KABUL, Afghanistan: Building Afghan security forces that are capable, professional and sustainable is going to take a long time, but also is key to long-term success, the general who leads the NATO training mission in Afghanistan said here today.
Army Lt. Gen. William B. Caldwell IV explained the effort to reporters traveling with Navy Adm. Mike Mullen, chairman of the Joint Chiefs of Staff, while Mullen was in a series of private meetings at the U.S. Embassy and the International Security Assistance Force headquarters.
When he stood up the NATO training mission here in November, Caldwell said, the enormity of the challenge was quite evident. No Afghan army or police training commands existed. The only standard for graduation from basic training was starting the course and still being there on the last day of training. Most police received no real training. The ethos that guides professional military forces was absent in the Afghan security forces. Recruiting was low, and attrition was high.
In fact, Caldwell said, the Afghan army had “negative growth,” recruiting only 800 new soldiers in September 2009 while losing more than 2,000 through attrition.
With a target today of growing the Afghan security forces by 55,000 members to 306,000 by December 2011, Caldwell said, the current attrition rates indicate that 141,000 new members must be recruited and trained. If attrition improves, he added, the recruiting requirement would ease accordingly.
The focus of the NATO training mission for its first 10 months has been to turn those trends around and lay a foundation for the professionalization of Afghanistan’s security forces, the general said. The Afghan army now has had a training command for six months.
“It’s going like gangbusters,” Caldwell said. “We’ve got the right advisors and they’re working with them. They’ve appointed a good Afghan commander, and they are taking control of the training for their Afghan army.” A training command for Afghan police was activated in May, and a commander has just been appointed, Caldwell said, and the Afghan police now have a good code of conduct.
Afghan police have a reputation for being corrupt, Caldwell said, citing reports of police officers shaking people down for money, using tactics such as setting up illegal checkpoints and charging people to pass through them. When he found out that police officers were being paid far less than a living wage, he said, he understood how that could happen.
“We had set the conditions so that a policeman … was not even able to make a basic minimum wage by serving his country,” Caldwell said. Now that police make a decent wage on a par with their army counterparts, he added, the incentive for corruption diminishes and police have a sense they are part of a professional force that is a viable career option.
Soldiers and police now can receive additional incentive pay for serving in dangerous areas, as well as longevity pay raises that reward them for continuing to serve.
And trainees now must meet standards. The weapon qualification rate for Afghan soldiers and police at the end of basic training is now 97 percent. “That’s just as good as the U.S. Army,” Caldwell noted. The 3 percent who don’t qualify at that point receive more training and then qualify.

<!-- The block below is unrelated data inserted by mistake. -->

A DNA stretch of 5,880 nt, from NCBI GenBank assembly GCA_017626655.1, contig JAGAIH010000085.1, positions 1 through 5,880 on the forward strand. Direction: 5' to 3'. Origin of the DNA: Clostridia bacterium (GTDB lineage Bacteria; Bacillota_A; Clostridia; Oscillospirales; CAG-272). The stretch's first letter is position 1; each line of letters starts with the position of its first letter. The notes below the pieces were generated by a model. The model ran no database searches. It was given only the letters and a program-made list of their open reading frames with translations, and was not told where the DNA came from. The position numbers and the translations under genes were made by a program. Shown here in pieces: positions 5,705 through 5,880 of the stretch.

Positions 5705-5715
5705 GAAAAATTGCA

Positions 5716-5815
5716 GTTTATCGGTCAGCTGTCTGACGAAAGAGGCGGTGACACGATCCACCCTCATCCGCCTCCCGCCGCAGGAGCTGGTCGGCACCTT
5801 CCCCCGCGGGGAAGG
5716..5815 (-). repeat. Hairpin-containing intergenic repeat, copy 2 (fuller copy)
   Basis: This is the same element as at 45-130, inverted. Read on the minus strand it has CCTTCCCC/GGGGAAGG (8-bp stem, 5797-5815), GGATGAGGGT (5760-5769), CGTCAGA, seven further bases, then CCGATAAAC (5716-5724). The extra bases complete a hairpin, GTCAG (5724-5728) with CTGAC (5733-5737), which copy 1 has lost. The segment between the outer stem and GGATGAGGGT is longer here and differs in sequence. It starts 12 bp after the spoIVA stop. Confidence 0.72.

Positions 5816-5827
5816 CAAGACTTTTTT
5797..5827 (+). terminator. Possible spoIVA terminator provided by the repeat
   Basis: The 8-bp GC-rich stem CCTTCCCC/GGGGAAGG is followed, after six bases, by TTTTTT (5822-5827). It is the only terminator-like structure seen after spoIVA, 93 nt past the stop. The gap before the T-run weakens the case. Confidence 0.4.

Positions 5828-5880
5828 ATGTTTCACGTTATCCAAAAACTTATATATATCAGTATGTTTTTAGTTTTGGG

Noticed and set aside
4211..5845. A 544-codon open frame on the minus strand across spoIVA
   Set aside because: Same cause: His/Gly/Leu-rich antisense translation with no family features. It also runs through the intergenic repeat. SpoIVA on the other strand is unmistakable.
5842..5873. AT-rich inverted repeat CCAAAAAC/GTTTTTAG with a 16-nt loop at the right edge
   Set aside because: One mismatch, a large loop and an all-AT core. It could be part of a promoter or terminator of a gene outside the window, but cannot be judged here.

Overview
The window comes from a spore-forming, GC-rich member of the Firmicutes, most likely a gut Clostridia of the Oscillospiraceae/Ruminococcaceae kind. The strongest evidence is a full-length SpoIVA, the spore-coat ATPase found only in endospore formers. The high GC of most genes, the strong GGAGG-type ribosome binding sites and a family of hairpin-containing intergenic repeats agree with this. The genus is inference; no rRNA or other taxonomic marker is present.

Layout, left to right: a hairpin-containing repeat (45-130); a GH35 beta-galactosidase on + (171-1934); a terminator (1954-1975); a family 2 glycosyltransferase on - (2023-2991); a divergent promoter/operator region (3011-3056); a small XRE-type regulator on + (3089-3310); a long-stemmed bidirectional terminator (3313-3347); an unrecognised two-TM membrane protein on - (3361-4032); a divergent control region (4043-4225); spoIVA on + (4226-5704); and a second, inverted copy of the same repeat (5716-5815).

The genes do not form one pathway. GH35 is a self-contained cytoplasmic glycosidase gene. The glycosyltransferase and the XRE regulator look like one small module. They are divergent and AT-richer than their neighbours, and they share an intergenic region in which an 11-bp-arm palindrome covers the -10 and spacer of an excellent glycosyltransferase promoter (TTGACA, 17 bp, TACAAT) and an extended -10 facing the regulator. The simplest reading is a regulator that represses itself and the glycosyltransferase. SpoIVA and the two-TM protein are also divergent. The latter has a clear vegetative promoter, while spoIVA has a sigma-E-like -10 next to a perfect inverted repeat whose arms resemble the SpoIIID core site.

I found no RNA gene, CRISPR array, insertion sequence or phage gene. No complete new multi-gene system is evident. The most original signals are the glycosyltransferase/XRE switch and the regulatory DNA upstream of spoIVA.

Leader development is a limiting factor in building professional forces, Caldwell said, and the training mission has taken on that issue as a top priority, greatly increasing capacity to train soldiers and police officers to become effective leaders.
Another limiting factor is literacy, the general said, noting that 80 percent of the recruits can’t read or write. “It’s real hard, especially for us, to comprehend that they couldn’t even write their names and they didn’t know any numbers,” he said. Weapons accountability is impossible, he noted as an example, when the soldiers or police can’t read the serial number and know whether they have the right weapon. If a recruit can’t read the list of equipment he was supposed to be issued, the general added, he won’t know if the person issuing the equipment is holding equipment back to sell on the black market, so the crime goes undetected.
When the NATO training mission stood up in November, some Afghan recruits were enrolled in optional literacy programs, but no mandatory programs existed, Caldwell said. Now, 23,000 members of Afghanistan’s security forces are in mandatory literacy training designed to give them a third-grade reading level. That number will be 50,000 in December, he added, and is expected to be 100,000 on any given day by June.
In the effort to move Afghan forces toward self-sufficiency, Caldwell noted, a basic level of literacy becomes especially important as training goes beyond infantry skills and starts to include more specialized areas such as transportation, maintenance and medical disciplines.
Another challenge is finding qualified Afghan instructors, the general said. Hiring only Afghan instructors, he explained, is critical to building the enduring capability that is key to long-term success.
And training doesn’t end when Afghan units finish their formal training, Caldwell said. The vast majority of operations now involve Afghan units working alongside ISAF partners, so their training continues as they learn on the job from professional forces.
Though the progress has been considerable in 10 months, Caldwell said, it will be a long time before the Afghan security forces have matured to the point at which they can see to all of their training, recruiting and retention needs without help and field professional and sustainable forces on their own.
“Our mission is not one that is done by next summer, or even next December,” Caldwell said. The need to continue growing and professionalizing the Afghan forces will remain for some time, he added.